The Winnipeg Review - Fishtailing
Reviewed by: Joan Marshall
Can there be anything worse for a teenager than to be the new kid at high school? Natalie hides all her insecurity behind a raw, hard-edged look while she searches for victims to draw into her sphere. Japanese-Canadian good girl Tricia is sucked in Natalie's whirlpool of unhappiness, learning how to reject hr family and to cut her body to gain power.
While vacillating between a future in the trades and the intoxication of a career in music, Kyle falls totally in love with Tricia. Miguel, recently arrived from an unnamed war-torn country, has lost his parents to violence and learned how to be a counter-revolutionary, familiar with knives, guns and seething anger. Even he, however, is not immune to Natalie's beauty. As Natalie says, "I can tell it will be like shooting fish in a barrel." Hovering in the background is Mrs. Margaret Farr, their English teacher, and Janice Nishi, the school counsellor. Their notes back and forth to each other, Mrs. Farr's marking comments to the students, the students' poetry writing assignments and the students' self-talk lead the reader through part of the school year. Tricia gradually withdraws from her concerned family, committing herself to Natalie's friendship. Kyle develops his guitar skills, using his love for Tricia as a catalyst. And Miguel, who fights horrific memories of the slaughter of his village and the loss of his parents, slowly succumbs to Natalie's seduction.
At a wild party, Natalie ratchets up the drama and pain by tricking Kyle and Tricia, and deliberately betraying Miguel. Although the battered and bruised Kyle and the horrified Tricia manage to salvage their relationship, Natalie is transferred to another school and Miguel commits suicide.
The characters reflect the multicultural Vancouver setting, where teenagers struggle not only with the tragedy of abusive childhoods, but also must copie with the eternal coming-of-age questions that puzzle all young people. Who am I? What will I do with my life? How can I integrate the past with my desires for the future?
Natalie is stalled in the present, sexually abused by her father's friend, and shut out from her parents' love by their alcoholism, their absence and their work. Hurting others more than she has herself been hurt is paramount. Physically cutting herself with razor blades dulls the ugly memories and generates excitement for her. Almost unaware of how she has hurt the others, she imagines herself with claws and fangs, and hides her tears.
Kyle's blooming love for Tricia leads him to see himself differently, and allows him to develop and strengthen his writing and singing voice, while not losing his love for things mechanical. Initially smitten by Natalie's rule-breaking coolness, Tricia comes to realize that she cannot bring herself to participate in hurting others. As Kyle says, the tongue stud will get in the way of their kissing, but also metaphorically, in the way of their love and commitment to each other. Miguel integrates by playing soccer and completing assignments but he is so overwhelmed by violent, vicious memories fuelled by his uncle's cold-blooded revolutionary plans that he knows he has no future, and Natalie's betrayal tips him over the endge. Mrs. Farr, the English teacher, clearly tries her best but is unable to connect with the students' emotional lives. The counsellor Janice Nishi comes closer to helping the students but realizes that ultimately they control their own responses and their own lives. All she can do is nudge them toward new beginnings.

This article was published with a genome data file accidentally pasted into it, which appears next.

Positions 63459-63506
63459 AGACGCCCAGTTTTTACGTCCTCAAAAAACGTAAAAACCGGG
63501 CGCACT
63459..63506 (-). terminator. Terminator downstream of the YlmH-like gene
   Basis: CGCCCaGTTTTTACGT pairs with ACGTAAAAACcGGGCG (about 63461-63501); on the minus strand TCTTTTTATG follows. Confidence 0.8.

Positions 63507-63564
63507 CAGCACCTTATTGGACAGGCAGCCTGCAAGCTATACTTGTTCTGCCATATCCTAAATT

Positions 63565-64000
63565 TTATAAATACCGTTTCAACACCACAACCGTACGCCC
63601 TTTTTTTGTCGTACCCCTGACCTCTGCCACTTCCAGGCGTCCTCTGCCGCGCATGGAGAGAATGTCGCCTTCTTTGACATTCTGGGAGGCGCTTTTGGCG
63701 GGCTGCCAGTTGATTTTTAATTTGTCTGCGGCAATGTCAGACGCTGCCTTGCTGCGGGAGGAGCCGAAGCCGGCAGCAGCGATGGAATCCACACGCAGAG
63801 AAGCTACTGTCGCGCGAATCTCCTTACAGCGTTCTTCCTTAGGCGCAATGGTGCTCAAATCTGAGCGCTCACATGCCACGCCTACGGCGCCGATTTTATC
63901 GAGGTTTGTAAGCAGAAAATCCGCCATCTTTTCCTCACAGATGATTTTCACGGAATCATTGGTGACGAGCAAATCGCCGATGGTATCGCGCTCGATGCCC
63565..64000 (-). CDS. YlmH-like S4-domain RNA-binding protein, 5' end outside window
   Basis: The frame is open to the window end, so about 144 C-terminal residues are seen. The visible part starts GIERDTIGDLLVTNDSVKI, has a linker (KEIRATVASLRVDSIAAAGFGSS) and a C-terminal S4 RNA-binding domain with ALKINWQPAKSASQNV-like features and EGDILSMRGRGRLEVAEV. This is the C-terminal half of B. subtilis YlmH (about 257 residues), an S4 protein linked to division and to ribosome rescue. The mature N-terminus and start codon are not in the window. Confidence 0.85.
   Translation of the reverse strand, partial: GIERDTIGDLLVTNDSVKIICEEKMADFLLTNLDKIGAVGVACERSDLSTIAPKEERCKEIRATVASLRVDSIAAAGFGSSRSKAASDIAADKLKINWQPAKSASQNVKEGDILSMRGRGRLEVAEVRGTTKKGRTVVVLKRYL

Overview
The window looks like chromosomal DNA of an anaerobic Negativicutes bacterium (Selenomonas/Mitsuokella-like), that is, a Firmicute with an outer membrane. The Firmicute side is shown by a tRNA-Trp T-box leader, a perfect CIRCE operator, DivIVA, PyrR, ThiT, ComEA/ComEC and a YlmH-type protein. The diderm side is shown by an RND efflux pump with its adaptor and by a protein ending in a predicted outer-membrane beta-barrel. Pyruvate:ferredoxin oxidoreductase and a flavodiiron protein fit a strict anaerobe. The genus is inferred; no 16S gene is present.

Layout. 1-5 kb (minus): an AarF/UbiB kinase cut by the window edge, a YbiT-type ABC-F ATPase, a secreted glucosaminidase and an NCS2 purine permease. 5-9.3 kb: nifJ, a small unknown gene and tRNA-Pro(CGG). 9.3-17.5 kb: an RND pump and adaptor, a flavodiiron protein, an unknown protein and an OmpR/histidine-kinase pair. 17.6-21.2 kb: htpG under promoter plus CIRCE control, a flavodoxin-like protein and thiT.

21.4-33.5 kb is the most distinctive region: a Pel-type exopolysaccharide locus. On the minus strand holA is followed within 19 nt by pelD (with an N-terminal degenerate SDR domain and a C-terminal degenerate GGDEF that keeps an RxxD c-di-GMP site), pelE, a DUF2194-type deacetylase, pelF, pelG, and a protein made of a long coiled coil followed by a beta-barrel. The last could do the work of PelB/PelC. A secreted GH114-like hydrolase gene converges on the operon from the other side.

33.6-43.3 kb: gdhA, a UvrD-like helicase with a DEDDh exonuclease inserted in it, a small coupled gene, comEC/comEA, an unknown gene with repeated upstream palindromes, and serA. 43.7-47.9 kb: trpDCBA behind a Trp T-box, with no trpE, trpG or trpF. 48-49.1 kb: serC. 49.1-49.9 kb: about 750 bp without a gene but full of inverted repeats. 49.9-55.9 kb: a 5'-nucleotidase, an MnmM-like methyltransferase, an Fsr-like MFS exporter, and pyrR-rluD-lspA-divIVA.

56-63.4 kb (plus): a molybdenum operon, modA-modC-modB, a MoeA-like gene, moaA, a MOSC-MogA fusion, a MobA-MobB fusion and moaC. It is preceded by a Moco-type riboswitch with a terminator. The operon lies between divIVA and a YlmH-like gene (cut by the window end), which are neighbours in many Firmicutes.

This book comes together as a novel, but it is written in verse. Images of water and blood wash through the story. Miguel sees himself "fishtailing" against the relentless tide of Canadian students in the hallways. Natalie's look cuts through to his "cold fish heart." His memories of his mother are all river-connected as he sees her as a dead fish, the river choked with bodies. Natalie reels in Miguel, preparing bait as she makes herself beautiful for him. They go together to the aquarium and she hooks "a finger in his gills." Kyle and Tricia court in the rain and Kyle "catches the current." Blood spurts everywhere: Natalie's and Tricia's cutting of their own skin, the bodies in Miguel's past that "float down a blood river on a raft of human bones," Natalie's delight in "the bloody beauty of wounds."
The book is structured in four parts that introduce the characters, establish their situations, bring the couples together and finally tear them apart. The poems cut out everything extraneous to the characters' relationships. The emotional draw of this poetry comes from both the horror of war and abuse, and the sweet delight of new love. All of this angst is lightened by the amusing disconnect between the English teacher and her students, and the teachers' lack of knowledge about the students' home lives. This theme of the failure to understand and connect with others runs throughout the book: Natalie and Miguel carry such pain that they cannot let others become truly close; Tricia's parents are separated and her mother is focused on her new family, not her teenage daughter; Kyle's father celebrates a way of life that doesn't resonate with his son. In a happy ending, however, Tricia stays with Kyle and looks forward to spring. The classic theme of coming of age will appeal to the intended reader, too, as both Kyle and Tricia change and grow into more mature people, taking charge of their own lives in a positive way. Natalie's sad reality and Miguel's tragic suicide remind the reader that not all hurt can be undone easily.
Fishtailing won the 2010 Governor General's Award for Children's Literature, text. Its compelling cover and stunning story will surely entice students into the powerful world of poetry. It's April, poetry month. Run out immediately and buy a copy of Fishtailing.